In total, Barry, Robin and Maurice Gibb wrote no less than dozen studio albums in the first half of the 80s. That’s 12 albums in just five years, not bad for a group so inextricably linked with the 70s. Not only were they staggeringly prolific, their commercial sensibilities had far from deserted them. Any time somebody suggests the Bee Gees struggled after the stratospheric chart domination of Saturday Night Fever (1977), they’re overlooking the fact that the follow-up Spirits Having Flown (1979) has been estimated to have sold anywhere from 16-30 million copies. They’re also forgetting that the Gibb / Streisand collaboration Guilty (1980) became her biggest ever studio album at 15 million copies.
Dionne Warwick’s Heartbreaker (1982) contained her most substantial non-Bacharach / David hit in the title track and Kenny Roger’s Eyes That See In The Dark (1983) featured the the largest crossover country hit of all time with the Dolly Parton duet Islands In The Stream. As for Diana Ross and the Eaten Alive (1985) album, she scored the biggest solo hit of her career in the UK with the Motown-recalling Chain Reaction.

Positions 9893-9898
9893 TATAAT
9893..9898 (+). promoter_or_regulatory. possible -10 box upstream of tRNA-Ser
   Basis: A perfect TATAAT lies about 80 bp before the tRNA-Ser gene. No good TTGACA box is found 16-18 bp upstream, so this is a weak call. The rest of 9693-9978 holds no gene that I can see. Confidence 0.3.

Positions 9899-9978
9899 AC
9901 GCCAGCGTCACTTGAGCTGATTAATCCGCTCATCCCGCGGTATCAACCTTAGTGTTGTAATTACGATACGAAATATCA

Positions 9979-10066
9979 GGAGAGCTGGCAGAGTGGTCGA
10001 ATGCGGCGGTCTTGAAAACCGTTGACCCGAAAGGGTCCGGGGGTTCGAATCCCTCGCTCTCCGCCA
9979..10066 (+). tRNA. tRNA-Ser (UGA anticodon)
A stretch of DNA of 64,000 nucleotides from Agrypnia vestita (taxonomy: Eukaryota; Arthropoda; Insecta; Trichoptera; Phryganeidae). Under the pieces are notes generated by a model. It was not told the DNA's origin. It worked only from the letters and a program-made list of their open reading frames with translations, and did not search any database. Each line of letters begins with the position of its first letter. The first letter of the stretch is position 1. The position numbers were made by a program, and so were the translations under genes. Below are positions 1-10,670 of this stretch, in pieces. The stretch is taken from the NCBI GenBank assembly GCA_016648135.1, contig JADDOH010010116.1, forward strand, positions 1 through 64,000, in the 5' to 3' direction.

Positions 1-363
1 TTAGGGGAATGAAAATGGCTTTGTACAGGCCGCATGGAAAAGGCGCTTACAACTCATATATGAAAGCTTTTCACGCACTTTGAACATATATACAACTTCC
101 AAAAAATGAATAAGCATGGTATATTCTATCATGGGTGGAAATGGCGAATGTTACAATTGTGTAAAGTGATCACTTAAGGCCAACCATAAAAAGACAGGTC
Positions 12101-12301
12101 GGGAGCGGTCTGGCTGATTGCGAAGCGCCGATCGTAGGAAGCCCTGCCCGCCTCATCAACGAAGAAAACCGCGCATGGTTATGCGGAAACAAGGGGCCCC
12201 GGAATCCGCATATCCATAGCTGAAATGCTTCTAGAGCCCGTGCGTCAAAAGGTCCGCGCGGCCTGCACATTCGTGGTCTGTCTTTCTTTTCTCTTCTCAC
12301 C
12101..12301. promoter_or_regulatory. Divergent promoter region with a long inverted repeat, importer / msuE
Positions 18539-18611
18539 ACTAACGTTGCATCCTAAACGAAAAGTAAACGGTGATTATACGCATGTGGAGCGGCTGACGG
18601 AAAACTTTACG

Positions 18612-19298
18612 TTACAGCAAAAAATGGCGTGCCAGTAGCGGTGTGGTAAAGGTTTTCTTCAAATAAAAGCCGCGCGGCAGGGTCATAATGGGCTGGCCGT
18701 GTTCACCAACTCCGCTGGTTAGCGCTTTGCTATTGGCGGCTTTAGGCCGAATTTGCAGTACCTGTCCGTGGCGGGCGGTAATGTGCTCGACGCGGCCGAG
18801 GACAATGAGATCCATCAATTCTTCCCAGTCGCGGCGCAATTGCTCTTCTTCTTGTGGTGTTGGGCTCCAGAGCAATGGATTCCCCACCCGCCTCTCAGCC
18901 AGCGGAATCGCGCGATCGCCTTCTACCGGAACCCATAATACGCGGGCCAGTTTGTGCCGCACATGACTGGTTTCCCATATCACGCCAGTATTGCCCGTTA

In today’s trend of songs being credited to “Artist ‘A’ featuring Artist ‘B’” as opposed to just the dominant performer, it’s highly likely songs like Heartbreaker, Islands In The Stream and Chain Reaction would’ve been listed as “Dionne Warwick feat. the Bee Gees” etc. They deserved to be credited, though perhaps the absurd (and yet deeply fascinating from a sociological point of view) backlash against the Bee Gees in the 80s would have prevented those songs getting played if their involvement had been better publicised.